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Under Rug Swept

Morissette Makes Mediocre Self-Producing Debut

By Devdoot Majumdar

staff writer

Under Rug Swept

Alanis Morissette

Warner Brothers

Feb. 26, 2002

The other day, I noticed that Tom Wolfe’s A Man in Full had found a place for itself in the “discount books” shelf of several bookstores. After several pangs of sadness, I realized that Wolfe’s fame would probably sell the unappetizing book. And that’s also when I realized that Alanis Morissette’s latest album was destined for the exact same fate. Big name, forgettable work.

So Morissette comes out with the much-anticipated new album, even conjures up a little wit to snip into the title, Under Rug Swept. And then for about a year, the material writhes in disuse as she and her record label battle out the details. A publicity stunt later, her third album is out and my guess is that it’ll probably take a gestation period of about two weeks or so to get over the one memorable track and start seeing Morissette’s latest artistic endeavor in used CD shops.

Under Rug Swept is Morissette’s first crack at the self-producing game, and she doesn’t do a shabby job. Rather, the shabbiness manifests itself in the songwriting, which is unremarkable. Whereas a relaxed listen to all twelve tracks of her first album, Jagged Little Pill, was enjoyable, or at least appreciable, one discovers a “turn it off” reflex to Under Rug Swept.

Since January, the first single off the album, “Hands Clean” has found a captive radio audience. Retelling another confused and ambivalent relationship, “Hands Clean” features a subversively catchy melody; organically acoustic verses coupled with a louder, glamorous chorus; and an orchestral bridge. Lasting about four and a half minutes, it’s perhaps the only redeeming chunk of the 11-song, 50-minute album.

“Hands Clean” is one of those inexorable songs that one finds the urge to repeat over and over indefinitely. After a month of repeat, it’s still much the enjoyable experience, but its excellence sadly belies the rest of the album.

The remaining 10 songs on the album are tainted with the ordinary. There’s a saying in the music industry that to find a truly great song, you have to sandwich it in between the greats (Zeppelin, Fiona, Spears). This album, except for the one notable exception, is quite sub-par in this respect.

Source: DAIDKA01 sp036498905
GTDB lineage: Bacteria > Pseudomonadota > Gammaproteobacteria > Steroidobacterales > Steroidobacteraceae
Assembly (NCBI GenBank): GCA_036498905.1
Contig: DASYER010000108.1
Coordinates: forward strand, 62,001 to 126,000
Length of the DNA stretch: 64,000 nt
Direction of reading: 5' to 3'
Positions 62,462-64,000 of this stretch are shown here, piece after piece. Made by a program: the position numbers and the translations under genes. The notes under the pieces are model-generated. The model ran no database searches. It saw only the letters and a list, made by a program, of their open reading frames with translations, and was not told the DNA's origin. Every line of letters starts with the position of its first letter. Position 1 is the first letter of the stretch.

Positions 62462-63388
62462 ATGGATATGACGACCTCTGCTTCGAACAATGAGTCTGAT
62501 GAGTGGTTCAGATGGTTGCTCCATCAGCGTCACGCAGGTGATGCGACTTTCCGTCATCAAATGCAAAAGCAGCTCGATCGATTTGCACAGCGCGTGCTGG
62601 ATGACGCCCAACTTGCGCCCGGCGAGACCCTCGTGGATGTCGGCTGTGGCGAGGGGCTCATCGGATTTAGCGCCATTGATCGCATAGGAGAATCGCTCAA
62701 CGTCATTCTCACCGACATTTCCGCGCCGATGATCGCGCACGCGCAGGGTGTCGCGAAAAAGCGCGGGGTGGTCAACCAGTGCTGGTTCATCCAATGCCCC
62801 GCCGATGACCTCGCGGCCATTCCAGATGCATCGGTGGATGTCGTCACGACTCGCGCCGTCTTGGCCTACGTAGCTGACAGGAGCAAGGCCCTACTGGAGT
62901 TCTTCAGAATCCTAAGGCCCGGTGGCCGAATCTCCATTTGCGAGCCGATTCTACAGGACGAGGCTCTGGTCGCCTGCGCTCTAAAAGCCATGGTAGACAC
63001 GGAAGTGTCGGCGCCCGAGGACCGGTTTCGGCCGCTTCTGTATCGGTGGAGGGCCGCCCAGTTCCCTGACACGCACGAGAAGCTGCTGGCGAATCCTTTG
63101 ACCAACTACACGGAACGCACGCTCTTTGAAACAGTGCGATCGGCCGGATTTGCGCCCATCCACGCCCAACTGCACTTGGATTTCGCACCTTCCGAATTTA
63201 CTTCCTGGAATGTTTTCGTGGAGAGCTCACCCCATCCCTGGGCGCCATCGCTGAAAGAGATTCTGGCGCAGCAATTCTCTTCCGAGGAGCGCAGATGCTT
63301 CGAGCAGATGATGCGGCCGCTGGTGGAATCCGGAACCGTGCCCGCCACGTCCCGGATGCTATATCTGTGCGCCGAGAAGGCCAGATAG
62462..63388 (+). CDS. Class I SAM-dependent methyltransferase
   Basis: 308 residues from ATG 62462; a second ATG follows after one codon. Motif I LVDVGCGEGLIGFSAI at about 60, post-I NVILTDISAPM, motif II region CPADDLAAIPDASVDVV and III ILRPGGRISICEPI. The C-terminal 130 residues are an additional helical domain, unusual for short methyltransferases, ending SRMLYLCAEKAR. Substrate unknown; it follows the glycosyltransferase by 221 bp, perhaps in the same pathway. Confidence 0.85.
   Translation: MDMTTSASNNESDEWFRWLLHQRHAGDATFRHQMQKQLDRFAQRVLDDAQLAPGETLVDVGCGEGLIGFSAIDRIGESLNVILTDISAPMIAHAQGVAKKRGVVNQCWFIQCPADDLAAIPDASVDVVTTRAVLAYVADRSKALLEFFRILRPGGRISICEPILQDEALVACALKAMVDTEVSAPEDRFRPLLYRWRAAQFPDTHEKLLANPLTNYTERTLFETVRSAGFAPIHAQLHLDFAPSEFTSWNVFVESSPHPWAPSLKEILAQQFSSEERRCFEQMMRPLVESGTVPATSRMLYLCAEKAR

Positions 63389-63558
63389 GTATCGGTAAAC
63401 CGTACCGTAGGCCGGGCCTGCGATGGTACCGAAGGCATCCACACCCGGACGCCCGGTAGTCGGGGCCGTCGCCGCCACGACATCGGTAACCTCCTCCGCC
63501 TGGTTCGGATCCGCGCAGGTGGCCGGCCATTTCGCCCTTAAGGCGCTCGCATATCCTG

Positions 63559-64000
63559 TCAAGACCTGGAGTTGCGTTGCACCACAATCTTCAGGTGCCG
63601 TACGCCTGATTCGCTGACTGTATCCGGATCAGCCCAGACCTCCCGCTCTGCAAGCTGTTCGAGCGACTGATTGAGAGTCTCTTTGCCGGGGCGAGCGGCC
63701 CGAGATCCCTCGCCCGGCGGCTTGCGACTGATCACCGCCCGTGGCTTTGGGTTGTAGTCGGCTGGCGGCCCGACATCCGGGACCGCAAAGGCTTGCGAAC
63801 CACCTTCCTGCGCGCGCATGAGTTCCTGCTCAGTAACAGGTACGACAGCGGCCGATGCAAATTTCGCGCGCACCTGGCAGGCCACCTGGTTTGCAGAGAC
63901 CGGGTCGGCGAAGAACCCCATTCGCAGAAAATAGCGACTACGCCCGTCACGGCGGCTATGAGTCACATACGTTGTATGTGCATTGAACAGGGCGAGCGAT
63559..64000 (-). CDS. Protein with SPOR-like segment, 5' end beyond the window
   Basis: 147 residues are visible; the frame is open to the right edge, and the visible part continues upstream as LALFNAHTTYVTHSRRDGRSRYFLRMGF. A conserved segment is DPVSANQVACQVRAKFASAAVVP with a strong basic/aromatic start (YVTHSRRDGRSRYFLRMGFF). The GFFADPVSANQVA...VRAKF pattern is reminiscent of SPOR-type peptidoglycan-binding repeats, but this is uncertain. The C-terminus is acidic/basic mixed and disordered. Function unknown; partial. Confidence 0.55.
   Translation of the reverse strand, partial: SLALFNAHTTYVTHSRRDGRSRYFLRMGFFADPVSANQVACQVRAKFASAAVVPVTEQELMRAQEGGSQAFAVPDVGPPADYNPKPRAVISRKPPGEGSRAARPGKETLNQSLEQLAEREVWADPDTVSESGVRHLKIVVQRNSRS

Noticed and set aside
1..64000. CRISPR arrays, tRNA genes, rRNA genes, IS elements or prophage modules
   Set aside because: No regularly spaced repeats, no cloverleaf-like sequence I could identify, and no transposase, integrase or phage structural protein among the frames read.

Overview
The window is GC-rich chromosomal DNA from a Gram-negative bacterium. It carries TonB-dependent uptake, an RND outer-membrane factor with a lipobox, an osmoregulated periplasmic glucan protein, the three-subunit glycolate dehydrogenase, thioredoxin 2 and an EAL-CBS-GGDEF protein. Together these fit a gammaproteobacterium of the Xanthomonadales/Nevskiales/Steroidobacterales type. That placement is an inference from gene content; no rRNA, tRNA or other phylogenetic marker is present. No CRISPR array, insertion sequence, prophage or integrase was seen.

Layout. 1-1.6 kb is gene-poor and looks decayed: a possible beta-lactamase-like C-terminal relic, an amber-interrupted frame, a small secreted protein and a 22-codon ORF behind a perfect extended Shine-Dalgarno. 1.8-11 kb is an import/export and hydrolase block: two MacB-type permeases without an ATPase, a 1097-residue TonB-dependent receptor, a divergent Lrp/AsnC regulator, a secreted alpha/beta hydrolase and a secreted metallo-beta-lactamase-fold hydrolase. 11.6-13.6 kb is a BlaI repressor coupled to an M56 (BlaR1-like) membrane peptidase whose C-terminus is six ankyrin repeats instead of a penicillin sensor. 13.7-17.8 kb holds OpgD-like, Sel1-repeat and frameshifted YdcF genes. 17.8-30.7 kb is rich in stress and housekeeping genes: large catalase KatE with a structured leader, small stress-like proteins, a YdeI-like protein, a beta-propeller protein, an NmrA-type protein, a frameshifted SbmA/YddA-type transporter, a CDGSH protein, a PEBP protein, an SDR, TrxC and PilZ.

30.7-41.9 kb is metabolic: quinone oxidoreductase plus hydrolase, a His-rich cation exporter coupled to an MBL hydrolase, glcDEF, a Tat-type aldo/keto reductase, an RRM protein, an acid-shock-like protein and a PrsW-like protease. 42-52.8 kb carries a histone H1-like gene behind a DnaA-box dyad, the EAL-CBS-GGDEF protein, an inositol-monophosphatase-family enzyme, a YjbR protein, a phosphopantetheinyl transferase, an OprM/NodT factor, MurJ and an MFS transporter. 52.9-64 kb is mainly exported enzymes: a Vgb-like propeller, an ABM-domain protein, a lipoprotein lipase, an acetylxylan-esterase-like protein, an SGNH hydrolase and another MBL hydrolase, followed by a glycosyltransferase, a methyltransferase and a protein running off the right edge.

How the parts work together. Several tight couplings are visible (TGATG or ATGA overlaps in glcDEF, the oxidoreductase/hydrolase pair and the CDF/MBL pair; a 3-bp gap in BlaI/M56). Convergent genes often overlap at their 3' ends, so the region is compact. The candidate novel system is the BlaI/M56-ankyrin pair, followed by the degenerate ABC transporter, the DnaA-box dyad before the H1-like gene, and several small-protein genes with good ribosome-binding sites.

“Flinch” unearths Morissette’s whine, as she wails through a yawn of a song to an unchanging acoustic drawl. “Precious Illusions” presents a similarly regrettable state of Alanis’ musical yearnings, as does “That Particular Time” to a tinkering piano as Morissette’s voice meanders in a style fitting for a live show.

And then there is the hard Alanis. We all remember “You Oughta Know” and the other rock escapades Morissette embarked upon in her first album. And we might even remember “Thank U” from her second album, Supposed Former Infatuation Junkie. Imagine this album to be the Hegelian synthesis of those two extremes.

Songs like “A Man,” “21 Things I Want in a Lover,” and “Surrendering” present a rocked-out Alanis with oddly wandering melodies. Granted, they harbor complexities that supercede three-chord rock’n’roll, but they’re not appetizing either. Essentially, it’s music only a fan of Morissette can enjoy by virtue of having lower standards for an artist one already enjoys (the Tom Wolfe effect, if you will).

Among Morissette’s more salient characteristics are her candidness and ability to be sweet without being saccharine. Her uncautionary frankness from both a lyrical and vocal standpoint distinguishes her from her drab competitors. Under Rug Swept bears a few unsuccessful attempts at resurrecting the endearing honesty. “Narcissus” attempts to master “sweet rock” with a promising melody and a blasÉ opening resounding of stifled guitar. It is perhaps the second best song on the album, but with a sing-songy chorus and much unneeded complexity, the song isn’t “radio ready.”

All in all, the Under Rug Swept presents the latest progression in Morissette’s musical stylings. Without “Hands Clean,” the album is little more than a stepping stone to what this critic hopes is a more developed style. With the hit single, however, the album is destined for fans and those who enjoyed the vocal meanderings of her last album, Supposed Former Infatuation Junkie.